Canadian Mac Forums at ehMac banner
1 - 16 of 16 Posts

·
Premium Member
Joined
·
3,175 Posts
Discussion Starter · #1 ·
Hi
I switched back to Mac about a year ago for my work notebook. My work environment is almost entirely PC. At home I have a Win98 machine. Recently my 15 year old has been introduced to DV production and other creative tasks at high school. She likes it and is good at it. Our PC can't do what she needs, so I'll upgrade soon.

I want a Mac for our home. It's more reliable, easier to use, especially for digital hub stuff, and easier to configure and control with regard to what kids can do. But she and my smaller kid (5) are growing up in a PC world. The little one spends an hour each day learning computing basics. So I worry I am confusing her little mind if I get a Mac. In other words, am I placing an unnecessary burden on her just because I prefer Mac and also because I strongly dislike MS's monopoly, control and desire to have every piece of info on me and my family?

But then I think - what is our goal here? If it is to make her computer literate and comfortable with technology, then maybe I will do her a favor: she will learn PCs at school and Mac at home. She will not be afraid when she meets a new OS (she might work in a Linux OS one day) and will have an open mind about technology. I believe that with a Mac you concentrate on what the machine can do, not on thinking about how to make it work.

There is the lingering fear of being left out or left behind. I'll have to find a way of dealing with this.

Does anyone have any thoughts or experiences on these points?
 

·
Premium Member
Joined
·
2,670 Posts
Unfortunatly there is probably more leaning software for your five year old for the PC, but a mac would be great for your older one.

As for learning and cofusing them, it is easier for them at an earlier age to learn than it is for an adult. Plus the over all operations of both OS's are similar, due to microsoft copying the Mac OS, so there wouldn't be much to learn. The only problem would be going back to school and having to use nasty PC's.
 

·
Premium Member
Joined
·
2,700 Posts
Unfortunatly there is probably more leaning software for your five year old for the PC, but a mac would be great for your older one.
Quantity does not equal quality! Think of it this way, only the best are ported to the Mac. Ask yourself why there are so many Macs in schools? Worried that your 15yr old won't be able to do DV production on a Mac?! Puh-leze. Aren't the education/film/print fields the strongholds for Mac? (That's a rhetorical question by the way.
)

I also think it's a good idea to be exposed to more than one OS, so Mac it up at home and let them toil at school as they will in work on Windows. By the way, you can thank your children's schoolboard's CFO for their short-sighted approach to economics regarding ROI for computer purchases.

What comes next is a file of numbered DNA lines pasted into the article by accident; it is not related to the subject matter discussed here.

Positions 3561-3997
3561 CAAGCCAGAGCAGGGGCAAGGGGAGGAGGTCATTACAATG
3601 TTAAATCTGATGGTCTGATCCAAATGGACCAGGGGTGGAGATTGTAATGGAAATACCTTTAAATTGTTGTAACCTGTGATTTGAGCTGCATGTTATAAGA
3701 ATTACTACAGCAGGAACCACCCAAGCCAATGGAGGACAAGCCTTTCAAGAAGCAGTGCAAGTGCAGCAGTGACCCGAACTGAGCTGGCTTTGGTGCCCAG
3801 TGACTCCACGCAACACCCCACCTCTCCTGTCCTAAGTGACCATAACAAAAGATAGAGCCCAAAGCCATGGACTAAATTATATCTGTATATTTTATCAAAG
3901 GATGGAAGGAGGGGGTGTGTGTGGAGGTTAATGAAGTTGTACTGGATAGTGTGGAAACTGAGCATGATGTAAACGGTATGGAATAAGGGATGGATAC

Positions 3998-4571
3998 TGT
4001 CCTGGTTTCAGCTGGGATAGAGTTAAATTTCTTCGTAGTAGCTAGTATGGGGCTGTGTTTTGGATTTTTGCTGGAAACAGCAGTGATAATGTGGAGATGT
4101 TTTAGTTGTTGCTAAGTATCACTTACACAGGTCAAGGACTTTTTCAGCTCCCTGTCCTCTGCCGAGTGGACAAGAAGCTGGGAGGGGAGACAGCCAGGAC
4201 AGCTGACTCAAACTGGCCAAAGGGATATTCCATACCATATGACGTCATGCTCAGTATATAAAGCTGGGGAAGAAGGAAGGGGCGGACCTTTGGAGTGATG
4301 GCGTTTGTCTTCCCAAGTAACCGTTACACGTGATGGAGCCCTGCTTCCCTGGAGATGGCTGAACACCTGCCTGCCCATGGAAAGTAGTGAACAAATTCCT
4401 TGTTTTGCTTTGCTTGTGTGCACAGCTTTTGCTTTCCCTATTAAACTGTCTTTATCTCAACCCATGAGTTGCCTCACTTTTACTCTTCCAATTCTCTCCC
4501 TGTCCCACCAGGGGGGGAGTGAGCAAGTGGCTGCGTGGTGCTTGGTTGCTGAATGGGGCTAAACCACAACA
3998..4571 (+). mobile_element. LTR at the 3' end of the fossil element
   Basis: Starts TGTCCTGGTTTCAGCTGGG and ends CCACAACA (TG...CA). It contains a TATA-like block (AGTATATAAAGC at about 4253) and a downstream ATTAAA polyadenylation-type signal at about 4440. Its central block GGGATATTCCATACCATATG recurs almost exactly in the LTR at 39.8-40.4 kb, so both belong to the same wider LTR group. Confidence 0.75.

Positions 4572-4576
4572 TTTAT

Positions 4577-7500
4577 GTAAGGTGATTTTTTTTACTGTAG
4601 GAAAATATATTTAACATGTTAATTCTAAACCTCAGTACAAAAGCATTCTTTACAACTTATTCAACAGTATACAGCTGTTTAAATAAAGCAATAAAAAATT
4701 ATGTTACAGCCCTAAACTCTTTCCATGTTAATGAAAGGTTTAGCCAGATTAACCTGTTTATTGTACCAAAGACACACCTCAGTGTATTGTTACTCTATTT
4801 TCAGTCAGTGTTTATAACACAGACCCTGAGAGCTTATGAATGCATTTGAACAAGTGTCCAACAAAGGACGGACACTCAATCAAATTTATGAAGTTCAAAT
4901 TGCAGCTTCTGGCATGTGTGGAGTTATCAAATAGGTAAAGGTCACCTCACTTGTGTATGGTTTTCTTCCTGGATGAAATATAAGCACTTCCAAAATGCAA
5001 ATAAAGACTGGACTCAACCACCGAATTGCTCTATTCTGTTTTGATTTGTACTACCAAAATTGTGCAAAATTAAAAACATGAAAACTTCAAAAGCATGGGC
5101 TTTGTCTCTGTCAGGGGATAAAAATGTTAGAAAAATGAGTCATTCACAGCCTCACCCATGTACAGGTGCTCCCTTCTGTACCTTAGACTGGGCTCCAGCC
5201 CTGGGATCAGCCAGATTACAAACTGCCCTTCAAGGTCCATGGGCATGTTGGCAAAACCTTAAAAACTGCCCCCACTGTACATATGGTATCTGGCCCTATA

·
Premium Member
Joined
·
2,670 Posts
It's not always the best software that comes to mac, it's usually whoever decides to make it compatible. Why do you think apple is creating their own software now?

I don't buy software for children, so I don't know what is available for them, but I'm sure there are a hell of a lot more applications for the PC than the Mac.

I'm not saying that PC software is better cause it has more, but if you want to buy application for your 5 year old to learn on, then I don't think Mac will facilitate that as well as a PC.

As for the 15 year old with DV production in mind, Mac is perfect, especially with apples imove or final cut express software.
 

·
Premium Member
Joined
·
3,175 Posts
Discussion Starter · #5 ·
Thanks
Most of the Mac software for the smaller monster (oops...kid) is pretty good. And yes, i agree, there seems no issue that the Mac is better for the older one's creative stuff. Clearly an XP machine can do it to, but I think she will spend more time creating and less managing the OS and software on a Mac.

I want to upgrade soon......will probably call MacDoc and see what sort of machine is available. I like the 20" iMac, but it ain't cheap...on the other hand my PC monitor is about finished......there is always a way to talk yourself into a great Mac!

by the way, I totally agree that the school boards are foolish in their tech purchasing. They think of the upfront dollars and buy from dell, and then are tied into maintenance contracts and/or leasing upgrades that cost more in the long run. My little kids computer room is stuffed with Dells...but around 20% are out of action at any time, and they are only 2 years old.

If you spend time on these forums it's amazing how many folks are using Macs way older than any PC. macs are way better value
 

·
Premium Member
Joined
·
1,779 Posts
You now what? I don't think the OS your children use matters. My 4 year old uses both seemlessly in our home. The capacity for learning never stops amazing me. I think just being comfortable with technology is the primary goal in all of this anyway.
Also, both systems will, in a new configuration, meet all of your goals.
That being said, Macs are safer, easier and because of lack of issues, alot more fun. Energy is funneled to the creative rather than to frustration(Yours fixing and theirs using alike)
Last point is this, their is nothing wrong with being different and creating your sense of individuality. Being different from the crowd creates character. It's been a long time since I was a kid, but I don't think kids are ostrasizing each other over the OS they use.
Good Luck!!
 

·
Banned
Joined
·
14,050 Posts
They think of the upfront dollars and buy from dell, and then are tied into maintenance contracts and/or leasing upgrades that cost more in the long run.
capital costs vs. operating costs
few studes are quoted by tech. salespeople that take into account not just how much an item costs, but how much it costs to maintain it

hard dollars vs. soft dollars
hard dollars are the cheque you write
soft dollars are the time wasted fixing something that should have been running in the first place OR figuring something out

if an item costs more, but can show that it is less costly to maintain (less user time = soft dollars and less tech. time = operating costs), one can make for a very strong argument for the higher priced item (hard dollars and capital costs)
 

·
Premium Member
Joined
·
7,069 Posts
I wouldn't worry too much about the differences for a 5 year old between a Mac and Windows. For the end user, the basic computing skills are pretty much the same. It's the things just beyond basic computing that start to make a bigger difference, eg. Mac's are simpler, no right clicking needed to access features.